The definition of success is often dependent on the person.
Some people define success as financial security.
However, because we can identify that not all financially secure people are happy or content, is this truly success?
How about this definition instead –
“Success exists when a person lives their life in a way that gives back to their fellow human being while at the same time lives out their most congruent self.”
Defining Success: One Person at a Time
To measure this success I think people can explore their most authentic passions and discover a way to apply this to how they live their life.
When passions are translated to action there is usually a service component involved.
Success begins when the individual starts to explore their true purpose and then take action towards it.
This is my definition of success.
The emphasis I want to make is that we each have the opportunity to define what it means to be successful.
What does it mean to be succesful?
This last year I have become a podcast fanatic.
One of my favorites, hands down, is Tim Ferriss.
The reason I enjoy this show so much is because he dissects truly “successful” individuals, in order to tease out the commonalities.
What is interesting is to hear that how one person defines success may be somewhat different than the next.
However, the commonality that often exists, which is certainly not specific to The Tim Ferriss show, is that people see success as something far greater than being wealthy or financially independent.
Since this sentiment often comes from people with enormous financial resources, I think this speaks highly to the point that success is not found in money.
Success in all forms
I suppose the argument here could be that it’s easy for those with lots of resources to say that “it’s not about the money.”
Certainly money helps, I think that is a fair statement.
However, if money was the only thing that helped then all wealthy people would be problem free, which we know isn’t true.
The fact that there are those people that have found financial success but also recognizes that it’s not about the money does not necessarily mean that those without financial success can’t come to the same conclusion.
What do you want?
So if the end goal is not to be finically free with unlimited resources, then what is the goal?
How does one find success?
I think the answer here is where success may divert away from a general definition and into a more personally defined arena.
Start with yourself
To be successful I think one must first answer the question of who they are, where they are going and why.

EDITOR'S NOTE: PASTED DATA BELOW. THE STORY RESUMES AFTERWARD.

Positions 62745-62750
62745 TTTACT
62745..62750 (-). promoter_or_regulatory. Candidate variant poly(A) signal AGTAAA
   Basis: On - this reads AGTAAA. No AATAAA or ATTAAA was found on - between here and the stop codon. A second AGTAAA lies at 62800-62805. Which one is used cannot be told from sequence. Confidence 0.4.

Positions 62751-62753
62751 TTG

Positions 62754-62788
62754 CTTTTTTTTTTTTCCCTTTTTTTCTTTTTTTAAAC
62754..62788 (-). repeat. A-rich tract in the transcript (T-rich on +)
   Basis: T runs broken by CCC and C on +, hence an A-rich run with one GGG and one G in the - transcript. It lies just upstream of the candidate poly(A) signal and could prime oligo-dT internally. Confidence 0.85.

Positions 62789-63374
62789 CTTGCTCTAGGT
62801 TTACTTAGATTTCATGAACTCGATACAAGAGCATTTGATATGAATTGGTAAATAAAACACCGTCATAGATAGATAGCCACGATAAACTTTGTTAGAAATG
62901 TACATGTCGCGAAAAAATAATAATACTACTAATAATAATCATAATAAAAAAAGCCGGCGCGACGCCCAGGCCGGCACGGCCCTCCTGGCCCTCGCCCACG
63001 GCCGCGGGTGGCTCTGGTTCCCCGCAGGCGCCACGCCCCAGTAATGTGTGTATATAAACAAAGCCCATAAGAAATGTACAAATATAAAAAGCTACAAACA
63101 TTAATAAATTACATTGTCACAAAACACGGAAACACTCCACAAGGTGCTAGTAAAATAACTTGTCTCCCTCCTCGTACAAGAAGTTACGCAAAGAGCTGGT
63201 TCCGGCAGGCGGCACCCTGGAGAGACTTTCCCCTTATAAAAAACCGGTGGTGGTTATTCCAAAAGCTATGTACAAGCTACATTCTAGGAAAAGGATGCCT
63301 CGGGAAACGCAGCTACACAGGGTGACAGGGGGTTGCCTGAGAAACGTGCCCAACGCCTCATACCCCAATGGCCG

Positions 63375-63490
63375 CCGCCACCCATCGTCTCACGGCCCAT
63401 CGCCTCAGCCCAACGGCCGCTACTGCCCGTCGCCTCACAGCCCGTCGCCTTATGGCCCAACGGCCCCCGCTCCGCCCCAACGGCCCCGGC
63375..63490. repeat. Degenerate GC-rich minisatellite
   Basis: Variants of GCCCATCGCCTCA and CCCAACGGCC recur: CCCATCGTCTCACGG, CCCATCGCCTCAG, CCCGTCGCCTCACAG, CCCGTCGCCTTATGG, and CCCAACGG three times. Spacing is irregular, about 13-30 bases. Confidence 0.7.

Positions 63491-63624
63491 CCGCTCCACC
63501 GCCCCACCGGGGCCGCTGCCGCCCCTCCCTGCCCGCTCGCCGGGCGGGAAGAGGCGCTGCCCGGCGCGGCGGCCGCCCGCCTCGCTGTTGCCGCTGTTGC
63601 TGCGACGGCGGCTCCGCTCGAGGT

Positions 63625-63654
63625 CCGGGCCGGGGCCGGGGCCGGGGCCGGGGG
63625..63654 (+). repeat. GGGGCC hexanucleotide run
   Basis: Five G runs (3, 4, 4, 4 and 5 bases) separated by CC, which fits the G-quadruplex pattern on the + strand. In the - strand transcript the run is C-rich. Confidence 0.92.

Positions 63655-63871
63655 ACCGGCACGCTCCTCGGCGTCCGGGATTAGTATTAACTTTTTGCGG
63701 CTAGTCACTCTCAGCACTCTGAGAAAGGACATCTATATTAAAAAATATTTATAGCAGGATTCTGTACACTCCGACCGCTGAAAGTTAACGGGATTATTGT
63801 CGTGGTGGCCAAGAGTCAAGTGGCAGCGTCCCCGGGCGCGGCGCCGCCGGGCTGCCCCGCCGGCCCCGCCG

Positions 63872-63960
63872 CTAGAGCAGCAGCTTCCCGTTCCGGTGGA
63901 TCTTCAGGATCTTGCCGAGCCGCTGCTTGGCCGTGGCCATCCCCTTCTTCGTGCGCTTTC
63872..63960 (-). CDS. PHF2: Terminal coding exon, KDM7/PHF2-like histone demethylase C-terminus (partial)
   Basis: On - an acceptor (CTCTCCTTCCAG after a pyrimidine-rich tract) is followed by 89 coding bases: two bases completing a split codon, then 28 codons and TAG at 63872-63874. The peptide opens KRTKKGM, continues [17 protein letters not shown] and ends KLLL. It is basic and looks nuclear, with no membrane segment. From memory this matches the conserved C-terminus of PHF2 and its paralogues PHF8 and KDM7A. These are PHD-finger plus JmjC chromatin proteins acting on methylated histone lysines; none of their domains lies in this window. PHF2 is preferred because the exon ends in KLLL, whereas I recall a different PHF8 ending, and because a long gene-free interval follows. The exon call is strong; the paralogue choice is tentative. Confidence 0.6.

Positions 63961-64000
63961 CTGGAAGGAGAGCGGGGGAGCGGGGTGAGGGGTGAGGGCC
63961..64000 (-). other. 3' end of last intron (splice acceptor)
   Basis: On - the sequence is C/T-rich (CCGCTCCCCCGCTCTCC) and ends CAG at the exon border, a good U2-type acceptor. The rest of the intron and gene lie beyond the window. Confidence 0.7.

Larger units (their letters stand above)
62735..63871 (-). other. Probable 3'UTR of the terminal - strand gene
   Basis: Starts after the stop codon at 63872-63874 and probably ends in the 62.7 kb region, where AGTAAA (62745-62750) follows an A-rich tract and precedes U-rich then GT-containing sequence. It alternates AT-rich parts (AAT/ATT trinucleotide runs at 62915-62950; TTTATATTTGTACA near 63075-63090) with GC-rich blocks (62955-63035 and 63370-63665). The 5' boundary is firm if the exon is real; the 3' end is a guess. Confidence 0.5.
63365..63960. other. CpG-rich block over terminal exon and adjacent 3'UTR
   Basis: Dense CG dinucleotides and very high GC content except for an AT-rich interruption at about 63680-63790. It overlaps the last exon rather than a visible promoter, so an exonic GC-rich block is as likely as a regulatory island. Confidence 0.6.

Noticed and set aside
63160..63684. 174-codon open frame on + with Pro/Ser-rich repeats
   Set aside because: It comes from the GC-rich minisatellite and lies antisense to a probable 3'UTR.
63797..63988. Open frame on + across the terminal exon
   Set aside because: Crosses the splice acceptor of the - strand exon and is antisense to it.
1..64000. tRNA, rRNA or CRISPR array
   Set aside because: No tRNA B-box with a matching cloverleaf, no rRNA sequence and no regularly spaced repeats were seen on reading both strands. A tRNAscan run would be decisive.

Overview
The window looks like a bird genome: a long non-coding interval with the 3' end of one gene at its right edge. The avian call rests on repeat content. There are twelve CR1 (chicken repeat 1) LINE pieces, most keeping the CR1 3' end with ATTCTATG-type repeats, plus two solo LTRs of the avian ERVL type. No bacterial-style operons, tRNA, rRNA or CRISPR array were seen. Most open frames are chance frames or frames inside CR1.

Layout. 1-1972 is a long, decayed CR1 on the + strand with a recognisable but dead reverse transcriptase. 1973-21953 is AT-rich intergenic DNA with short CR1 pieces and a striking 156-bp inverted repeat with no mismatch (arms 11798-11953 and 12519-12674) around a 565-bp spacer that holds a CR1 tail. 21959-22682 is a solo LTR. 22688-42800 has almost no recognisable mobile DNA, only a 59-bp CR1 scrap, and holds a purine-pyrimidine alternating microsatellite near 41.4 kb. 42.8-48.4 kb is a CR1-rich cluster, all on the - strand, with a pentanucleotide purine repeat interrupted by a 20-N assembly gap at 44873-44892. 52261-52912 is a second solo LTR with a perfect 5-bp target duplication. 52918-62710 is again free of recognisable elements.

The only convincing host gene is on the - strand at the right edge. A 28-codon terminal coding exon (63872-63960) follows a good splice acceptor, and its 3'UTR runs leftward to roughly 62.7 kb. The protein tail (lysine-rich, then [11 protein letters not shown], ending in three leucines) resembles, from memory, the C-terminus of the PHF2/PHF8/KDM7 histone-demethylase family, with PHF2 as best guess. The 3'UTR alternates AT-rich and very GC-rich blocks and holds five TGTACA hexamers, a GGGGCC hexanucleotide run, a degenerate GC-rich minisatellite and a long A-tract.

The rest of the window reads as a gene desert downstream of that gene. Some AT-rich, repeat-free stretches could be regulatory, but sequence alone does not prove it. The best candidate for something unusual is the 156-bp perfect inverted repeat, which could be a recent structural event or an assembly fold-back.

The reason this personal exploration is so important to uncover success is for two reasons –
Unless there is a true sense of self, one’s objectives and goals may be unclear. The likelihood for distraction and dissatisfaction goes up without purpose and meaning.
Once one knows who they are and what they have to offer they can then set trajectory. Failure then becomes a lesson instead of a loss.
So if the first task is to answer who we are then how do we do that?
I suppose this is a large ask and maybe too much for a blog post, but let’s give it a shot anyway.
Discovering who we are and what our purpose is may be found in the intersection of talent, experience and passion.
So how do we identify our talent?
There are many assessments and online tools available. Here is another interesting exercise –
Interview 20 people in your life.
Ask them to answer what three words best describe you.
After logging these down see what themes you can come up with.
I recently did this exercise and was very surprised with what I found and the unexpected commonalities.
Once you have identified 3-4 themes that have come up, think of examples in your life where these themes show up.
These examples may be found in work, hobby, family or friendship.
Exploring these examples will help to show how these traits are expressed and give a better understanding of your truest talents.
Once you have looked at your talent, next consider your experience.
Exploring your experience could be a vague and daunting task.
However, if you are willing, consider answering these questions –
What are five experiences that have been truly impactful to you (write out the experiences in detail)?
What are five important lessons you have learned so far in your life?
What are five ways you have served others (be specific, tell a story).
This exercise should give you an idea of some of the significance of the experiences you have had.
Next you’ll explore your passion. For some people this is easily named.
For others, understanding what we are passionate about may be a challenge.
For those of you that don’t know what your passions are, consider these questions –
If money was unlimited and you could do anything you want with your time, how would you spend a typical day?
If money was unlimited and you had to choose some kind of service to offer others, what would you offer?
These exercises may give you a glimpse at what lies at the intersection of experience, passion and talent, which may send you on a trajectory to success.
Ultimately, deciding what success means is a personal exploration.
Following the path to your purpose may be one avenue to look, while for others, success may be found in being a good partner, parent or community member.
If you know how to define success, go after it! If you are uncertain, spend some time exploring, the journey may teach more than just what it means to be successful.